The State Department of Lands and Natural Resources’ Water Resources Management Commission unanimously approved a first draft of recommendations by an Authorized Interaction Group to amend the three use permits of the US Navy water earlier this week.
This would in part require the Navy to produce a full aquifer recovery plan as part of its permits.
Commissioner Michael Buck said these actions will go hand-in-hand with the state Department of Health’s emergency orders and long-term recovery from the Red Hill water contamination crisis.
“We’re just trying to augment the Department of Health and the DLNR, both have different kuleanas, but we work together, and that’s the full range of authority and leverage that the State of Hawaii has” , Buck said on Tuesday.
The DOH and the US Environmental Protection Agency are working with the Navy to develop a refueling plan.
Kathy Ho, deputy director of the DOH, said while she appreciates the group’s work, there could be unintended consequences.
“What I fear is that if the commission chooses to amend its water license to include these terms, it could lead to inconsistent application,” Ho said. “In other words, the Department of Health and the EPA will take a path, and the commission will decide to take a path on a similar issue.”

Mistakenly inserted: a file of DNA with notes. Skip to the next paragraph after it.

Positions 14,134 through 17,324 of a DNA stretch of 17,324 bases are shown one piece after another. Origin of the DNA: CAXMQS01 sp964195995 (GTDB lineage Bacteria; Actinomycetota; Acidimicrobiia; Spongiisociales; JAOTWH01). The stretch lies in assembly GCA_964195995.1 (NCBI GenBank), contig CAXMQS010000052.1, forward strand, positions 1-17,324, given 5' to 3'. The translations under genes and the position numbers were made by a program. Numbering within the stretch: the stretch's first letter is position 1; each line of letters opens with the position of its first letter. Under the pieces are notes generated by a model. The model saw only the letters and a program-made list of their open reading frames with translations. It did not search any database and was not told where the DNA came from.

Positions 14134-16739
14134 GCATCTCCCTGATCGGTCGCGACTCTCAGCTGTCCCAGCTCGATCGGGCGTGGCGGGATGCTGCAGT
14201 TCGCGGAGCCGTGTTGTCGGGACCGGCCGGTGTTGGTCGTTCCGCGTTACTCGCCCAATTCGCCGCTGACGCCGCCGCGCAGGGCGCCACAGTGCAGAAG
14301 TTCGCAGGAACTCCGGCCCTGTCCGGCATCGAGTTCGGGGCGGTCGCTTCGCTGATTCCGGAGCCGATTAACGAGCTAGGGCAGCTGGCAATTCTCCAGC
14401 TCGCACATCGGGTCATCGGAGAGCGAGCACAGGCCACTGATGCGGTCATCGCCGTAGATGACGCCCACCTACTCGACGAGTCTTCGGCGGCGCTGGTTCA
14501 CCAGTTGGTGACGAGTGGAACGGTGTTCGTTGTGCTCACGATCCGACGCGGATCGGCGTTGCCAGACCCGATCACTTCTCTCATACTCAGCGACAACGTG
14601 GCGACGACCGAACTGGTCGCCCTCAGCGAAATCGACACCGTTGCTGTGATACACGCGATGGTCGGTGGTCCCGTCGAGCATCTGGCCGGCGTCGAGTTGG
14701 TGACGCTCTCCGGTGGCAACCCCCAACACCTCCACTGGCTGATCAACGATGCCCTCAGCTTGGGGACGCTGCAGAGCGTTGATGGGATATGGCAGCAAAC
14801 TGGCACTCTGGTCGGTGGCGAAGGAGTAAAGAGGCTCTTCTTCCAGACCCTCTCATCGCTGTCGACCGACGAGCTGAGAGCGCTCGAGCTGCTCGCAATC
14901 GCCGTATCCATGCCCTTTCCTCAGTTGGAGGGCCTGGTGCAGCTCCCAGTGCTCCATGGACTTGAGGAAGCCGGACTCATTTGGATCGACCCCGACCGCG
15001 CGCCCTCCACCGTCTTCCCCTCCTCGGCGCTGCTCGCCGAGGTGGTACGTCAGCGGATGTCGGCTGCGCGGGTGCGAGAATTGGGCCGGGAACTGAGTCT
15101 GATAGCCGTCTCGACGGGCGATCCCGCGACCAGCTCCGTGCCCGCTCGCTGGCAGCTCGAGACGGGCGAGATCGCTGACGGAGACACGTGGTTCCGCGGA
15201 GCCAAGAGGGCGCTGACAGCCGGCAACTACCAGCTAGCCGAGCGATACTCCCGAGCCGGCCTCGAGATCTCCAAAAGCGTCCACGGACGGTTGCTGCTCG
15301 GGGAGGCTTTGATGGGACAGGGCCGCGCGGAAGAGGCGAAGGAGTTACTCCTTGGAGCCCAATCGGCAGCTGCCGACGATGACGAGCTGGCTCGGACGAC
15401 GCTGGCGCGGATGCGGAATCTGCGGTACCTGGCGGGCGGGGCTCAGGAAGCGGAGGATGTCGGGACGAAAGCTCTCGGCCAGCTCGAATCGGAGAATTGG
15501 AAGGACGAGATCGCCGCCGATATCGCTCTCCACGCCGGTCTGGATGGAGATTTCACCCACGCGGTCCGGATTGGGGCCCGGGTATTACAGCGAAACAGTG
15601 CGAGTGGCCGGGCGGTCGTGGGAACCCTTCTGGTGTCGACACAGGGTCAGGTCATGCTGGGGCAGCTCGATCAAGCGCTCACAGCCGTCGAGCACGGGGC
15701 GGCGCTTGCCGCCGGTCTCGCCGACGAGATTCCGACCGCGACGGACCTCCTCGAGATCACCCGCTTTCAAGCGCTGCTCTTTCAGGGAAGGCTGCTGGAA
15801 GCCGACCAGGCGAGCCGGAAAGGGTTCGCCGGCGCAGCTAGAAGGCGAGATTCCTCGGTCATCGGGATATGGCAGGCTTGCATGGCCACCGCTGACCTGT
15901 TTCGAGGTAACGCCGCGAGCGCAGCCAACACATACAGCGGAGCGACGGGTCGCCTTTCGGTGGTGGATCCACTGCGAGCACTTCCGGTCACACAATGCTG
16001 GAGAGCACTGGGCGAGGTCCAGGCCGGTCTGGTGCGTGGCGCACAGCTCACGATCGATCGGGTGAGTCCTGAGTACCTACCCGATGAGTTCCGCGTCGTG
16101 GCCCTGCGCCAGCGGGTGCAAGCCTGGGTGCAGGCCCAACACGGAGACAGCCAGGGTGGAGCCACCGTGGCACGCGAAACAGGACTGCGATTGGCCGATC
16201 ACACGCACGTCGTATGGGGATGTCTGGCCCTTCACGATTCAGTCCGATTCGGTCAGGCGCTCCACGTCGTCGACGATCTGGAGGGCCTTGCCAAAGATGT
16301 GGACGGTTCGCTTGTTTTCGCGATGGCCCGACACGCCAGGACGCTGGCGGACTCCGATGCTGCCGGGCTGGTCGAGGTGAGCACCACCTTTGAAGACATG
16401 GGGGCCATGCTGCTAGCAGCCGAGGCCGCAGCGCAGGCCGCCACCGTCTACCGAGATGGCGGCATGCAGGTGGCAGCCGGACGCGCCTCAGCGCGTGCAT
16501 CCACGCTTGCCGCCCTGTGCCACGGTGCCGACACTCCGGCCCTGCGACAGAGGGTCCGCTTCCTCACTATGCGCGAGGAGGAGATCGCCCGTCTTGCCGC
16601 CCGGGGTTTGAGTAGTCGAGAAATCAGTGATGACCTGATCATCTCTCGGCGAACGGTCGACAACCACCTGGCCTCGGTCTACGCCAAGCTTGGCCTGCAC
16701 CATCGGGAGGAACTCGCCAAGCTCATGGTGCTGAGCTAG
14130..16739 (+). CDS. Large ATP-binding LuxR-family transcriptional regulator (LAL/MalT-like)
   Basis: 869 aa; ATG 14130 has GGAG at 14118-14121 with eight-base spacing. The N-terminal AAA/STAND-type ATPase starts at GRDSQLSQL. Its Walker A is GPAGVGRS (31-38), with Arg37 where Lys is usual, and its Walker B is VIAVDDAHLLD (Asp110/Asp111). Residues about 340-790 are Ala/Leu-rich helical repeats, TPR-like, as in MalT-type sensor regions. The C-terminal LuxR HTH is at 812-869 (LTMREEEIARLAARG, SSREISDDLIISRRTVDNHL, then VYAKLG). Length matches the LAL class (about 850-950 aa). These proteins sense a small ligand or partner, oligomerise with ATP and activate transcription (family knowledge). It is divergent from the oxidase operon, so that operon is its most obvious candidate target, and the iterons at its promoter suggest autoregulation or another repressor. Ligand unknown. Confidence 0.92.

Buck said the recommendations were not intended to duplicate efforts.
“Your ability to enforce usually ends up in fines, as far as the Navy is concerned. I don’t think that has much influence on them, it’s not their money anyway,” Buck said. “Our lever is their use of water.”
The commission made minor changes to the report of the Permitted Interaction Panel, including changing the order of priorities and adding a condition of DOH compliance.
The approval at Tuesday’s meeting was the first step in ratifying several recommendations made by the commission’s Authorized Interaction Group. It will still have to be the subject of a public notice.
Edits and modifications to the project are underway for legal clarification.
“Thank you very much everyone for all your hard work on this,” said DLNR President Suzanne Case. “It’s a very impressive summary of information and a thoughtful approach to how the Water Commission can best support this process to ensure we end up with a healthy aquifer at the end.”